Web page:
The Behavior of Staff Nurses, Nursing Education, and Global Health

Thursday, 16 July 2009: 4:05 PM

Sharon M. Melincavage, DEd, RN, ANP-BC, CNE
Nursing Department, Cedar Crest College, Allentown, PA

Learning Objective 1: discuss how staff nurse behaviors affect global health.

Learning Objective 2: verbalize the impact that staff nurse behaviors have on the education of student nurses.

Purpose: Research has shown that student nurses have abandoned their desire and quest to become professional nurses because of difficult relationships between staff nurses and student nurses.  This is a very important topic related to global health and nursing education.  Globally, there is a shortage of professional nurses to provide needed quality health care to patients.  Determining methods to encourage student nurses to continue in nursing education programs could help decrease the global shortage of professional nurses.  The purpose of this qualitative phenomenological study was to investigate how student nurses make meaning of, interpret, perceive, and understand their anxiety in the clinical setting.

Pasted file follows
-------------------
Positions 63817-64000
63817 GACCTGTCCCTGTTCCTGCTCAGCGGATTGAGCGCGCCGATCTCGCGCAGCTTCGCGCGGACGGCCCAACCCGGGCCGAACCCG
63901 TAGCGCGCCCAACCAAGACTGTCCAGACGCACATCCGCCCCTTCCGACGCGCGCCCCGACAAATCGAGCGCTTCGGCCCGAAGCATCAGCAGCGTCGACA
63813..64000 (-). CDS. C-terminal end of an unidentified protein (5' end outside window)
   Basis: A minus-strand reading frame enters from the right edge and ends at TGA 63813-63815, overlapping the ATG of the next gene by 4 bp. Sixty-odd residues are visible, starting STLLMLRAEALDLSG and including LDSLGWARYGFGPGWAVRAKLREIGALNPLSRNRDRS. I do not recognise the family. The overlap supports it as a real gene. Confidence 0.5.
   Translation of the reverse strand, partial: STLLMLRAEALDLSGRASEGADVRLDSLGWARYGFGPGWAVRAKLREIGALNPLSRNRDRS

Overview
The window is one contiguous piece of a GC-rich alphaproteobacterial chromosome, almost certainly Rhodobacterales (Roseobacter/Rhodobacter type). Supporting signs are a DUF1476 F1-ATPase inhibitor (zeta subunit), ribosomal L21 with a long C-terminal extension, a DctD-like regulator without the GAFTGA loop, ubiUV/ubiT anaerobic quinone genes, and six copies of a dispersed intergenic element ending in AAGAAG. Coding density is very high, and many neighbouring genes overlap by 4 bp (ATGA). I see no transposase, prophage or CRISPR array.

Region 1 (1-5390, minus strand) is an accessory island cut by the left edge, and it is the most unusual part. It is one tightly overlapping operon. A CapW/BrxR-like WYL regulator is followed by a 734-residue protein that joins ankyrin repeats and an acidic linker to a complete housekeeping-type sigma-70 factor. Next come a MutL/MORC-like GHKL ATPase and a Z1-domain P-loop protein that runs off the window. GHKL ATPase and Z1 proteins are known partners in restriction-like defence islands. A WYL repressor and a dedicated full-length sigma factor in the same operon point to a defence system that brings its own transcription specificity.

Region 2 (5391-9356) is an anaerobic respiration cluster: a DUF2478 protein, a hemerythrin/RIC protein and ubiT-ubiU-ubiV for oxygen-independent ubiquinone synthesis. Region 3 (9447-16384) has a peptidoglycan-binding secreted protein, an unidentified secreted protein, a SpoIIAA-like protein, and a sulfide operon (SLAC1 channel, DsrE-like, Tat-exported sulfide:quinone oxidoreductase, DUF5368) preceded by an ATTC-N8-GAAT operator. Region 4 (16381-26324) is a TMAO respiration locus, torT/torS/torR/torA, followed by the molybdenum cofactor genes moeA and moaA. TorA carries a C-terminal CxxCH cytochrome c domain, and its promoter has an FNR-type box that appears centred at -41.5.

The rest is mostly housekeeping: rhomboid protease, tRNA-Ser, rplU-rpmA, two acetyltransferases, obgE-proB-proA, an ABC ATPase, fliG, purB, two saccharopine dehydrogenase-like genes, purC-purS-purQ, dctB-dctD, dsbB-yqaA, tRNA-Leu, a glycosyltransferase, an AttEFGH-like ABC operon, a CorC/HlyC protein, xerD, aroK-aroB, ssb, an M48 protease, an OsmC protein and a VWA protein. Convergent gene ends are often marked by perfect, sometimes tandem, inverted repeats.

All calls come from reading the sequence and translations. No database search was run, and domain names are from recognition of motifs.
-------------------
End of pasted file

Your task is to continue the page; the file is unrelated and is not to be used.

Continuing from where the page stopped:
Methods: Unstructured face-to-face interviews with student nurse participants was the main method of data collection for this research study.  Results: Analysis of the data showed that student nurses experience anxiety during the clinical experience relevant to their relationships with staff nurses. Conclusion: This paper is presented in the spirit of increasing staff nurses’ awareness of how their behaviors create anxiety for student nurses during clinical experience.  Increasing this awareness can be part of the first steps to changing the behavior of future generations of nurses as the student nurses of today become the staff nurses of tomorrow.  As the behavior of staff nurses change perhaps the number of professional nurses will increase globally for generations to come.